Chickasaw Nation: The Fight to Save a Dying Native American Language
A 50,000 year-old indigenous Native American tribe that has weathered the conquistadors, numerous wars with the Europeans, the American Revolution and the Civil War is now fighting to preserve its language and culture by embracing modern technology.
There are 6,000 languages spoken in the world but linguists fear that 50% of them will become extinct within the next century. In the US, 175 Native American languages are spoken, but fewer than 20 are expected to survive the next 100 years.
The language of the Chickasaws, known as “Chikashshanompa”, is a 3,000-year-old living language that is categorised by Unesco as being “severely endangered”.
The last remaining monolingual speaker of this language, Emily Johnson Dickerson, 93, died in December. Now the tribe is scrambling to make sure that its language does not become lost.
Dwindling native speakers
The Chickasaw Nation consists of 57,000 people, including 38,000 who live in 13 counties in Oklahoma, a state designated as the Indian Territory which boasts rich oil and natural gas preserves.
"There were over 3,000 speakers of Chickasaw in the 1960s," Joshua Hinson, director of the Chickasaw Nation Language Department tells IBTimes UK.
"The last native speakers who learnt the language at home were born in the late 1940s. From that point on, with people leaving Oklahoma for other parts of the US, mandatory schooling and political pressures to be bilingual in English, the number of people dropped, and now, our youngest native speakers are in their 60s."
There are now only 65 native speakers of the Chickasaw language who are also fully bilingual in English, and only four to five confident conversational speakers who are under the age of 35.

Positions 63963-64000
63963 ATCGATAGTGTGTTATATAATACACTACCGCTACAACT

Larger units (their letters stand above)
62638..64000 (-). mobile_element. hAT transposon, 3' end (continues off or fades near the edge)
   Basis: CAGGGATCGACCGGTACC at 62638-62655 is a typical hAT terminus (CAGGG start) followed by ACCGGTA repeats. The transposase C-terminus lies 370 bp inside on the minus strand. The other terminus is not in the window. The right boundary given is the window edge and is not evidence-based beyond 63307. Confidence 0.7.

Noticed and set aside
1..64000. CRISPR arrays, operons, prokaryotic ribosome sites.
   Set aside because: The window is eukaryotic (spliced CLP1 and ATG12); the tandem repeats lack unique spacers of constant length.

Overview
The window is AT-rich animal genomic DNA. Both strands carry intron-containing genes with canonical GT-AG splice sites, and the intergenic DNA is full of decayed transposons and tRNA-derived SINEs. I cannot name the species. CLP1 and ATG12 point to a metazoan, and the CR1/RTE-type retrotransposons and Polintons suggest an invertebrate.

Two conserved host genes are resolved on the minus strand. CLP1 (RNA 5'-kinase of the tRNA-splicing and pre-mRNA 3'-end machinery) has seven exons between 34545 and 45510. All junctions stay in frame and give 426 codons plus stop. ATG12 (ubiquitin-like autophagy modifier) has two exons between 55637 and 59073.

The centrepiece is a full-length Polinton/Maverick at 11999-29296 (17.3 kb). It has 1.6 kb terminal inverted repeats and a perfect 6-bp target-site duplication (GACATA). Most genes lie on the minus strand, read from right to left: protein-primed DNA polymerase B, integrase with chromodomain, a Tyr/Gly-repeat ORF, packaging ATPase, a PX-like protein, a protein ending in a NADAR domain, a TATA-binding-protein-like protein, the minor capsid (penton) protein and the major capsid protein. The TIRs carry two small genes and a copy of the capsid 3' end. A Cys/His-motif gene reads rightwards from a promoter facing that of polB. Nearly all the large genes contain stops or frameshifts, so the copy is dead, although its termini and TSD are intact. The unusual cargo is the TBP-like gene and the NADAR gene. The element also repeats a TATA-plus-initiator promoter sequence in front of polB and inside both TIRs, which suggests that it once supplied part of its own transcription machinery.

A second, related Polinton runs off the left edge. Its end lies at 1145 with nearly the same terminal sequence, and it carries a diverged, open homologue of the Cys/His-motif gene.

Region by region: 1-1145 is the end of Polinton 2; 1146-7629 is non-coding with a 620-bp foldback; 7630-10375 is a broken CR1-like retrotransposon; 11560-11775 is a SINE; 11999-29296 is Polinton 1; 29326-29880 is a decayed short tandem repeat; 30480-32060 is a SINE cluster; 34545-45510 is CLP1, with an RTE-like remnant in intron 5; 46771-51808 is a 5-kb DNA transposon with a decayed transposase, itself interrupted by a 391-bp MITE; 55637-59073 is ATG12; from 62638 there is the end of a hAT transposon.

Modern Chickasaw people in Oklahoma live in houses on land held in trust for the Chickasaw Nation by the Federal government.
They have been Christian since the Civil War, although religion co-exists with traditional native Chickasaw customs.
Some customs have died out, such as the native doctors and practice of native medicine, but others, like the role of the woman as a matriarch in the family and in government, have continued, and 60% of the community’s leaders are women.
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Whoever reblogged this and got it to 280 notes…THANK YOU.
Preservation of language is a cultural necessity!
I think it’d be rather exciting to meet a pirate.
#pirates of the caribbean was kind of a formative influence #and nothing about these movies so much as her—snarling selfish sea-hungry pirate king #sometimes I rewatch the first movie and laugh to myself about how little it understood her and will; how it tried to convince us #that will was the pirate because he was chasing after her; and pirates are obsessed with treasure #when elizabeth spends the first movie chasing freedom and the next two chasing him; chasing her freedom; chasing war; chasing the world #her wedding was interrupted and she held the man responsible at gunpoint until he gave her letters of pardon #she was mistaken for a sea goddess and accepted it without question; she led an army to war as though it were her due #and she did it all without ever apologizing for the lives she takes or the lies she tells and when she betrays sparrow with a kiss #he hisses ”pirate” because what else could she be
The World War I in Africa Project Sheds Light On An Often Forgotten Part of History.
As a student of history for all my years of secondary education, I can’t say that I never learned about World War I, the events leading up to it as well as the aftermath it had on Europe and to some extent the United States. Perhaps we never delved into it in quite as much depth as we did World War II, but even then, I’d be hard-pressed to think of time where my history teacher (bless her soul) ever mentioned the impact that the First World War had on Africa and Africans. Such a truth wouldn’t concern me if the circumstances were different; if I wasn’t at a school in an African country, if I weren’t an African myself, if I wasn’t one of five black students in a history class of over 20, if I didn’t come from a country that was colonized by the British (who, as history goes, love war).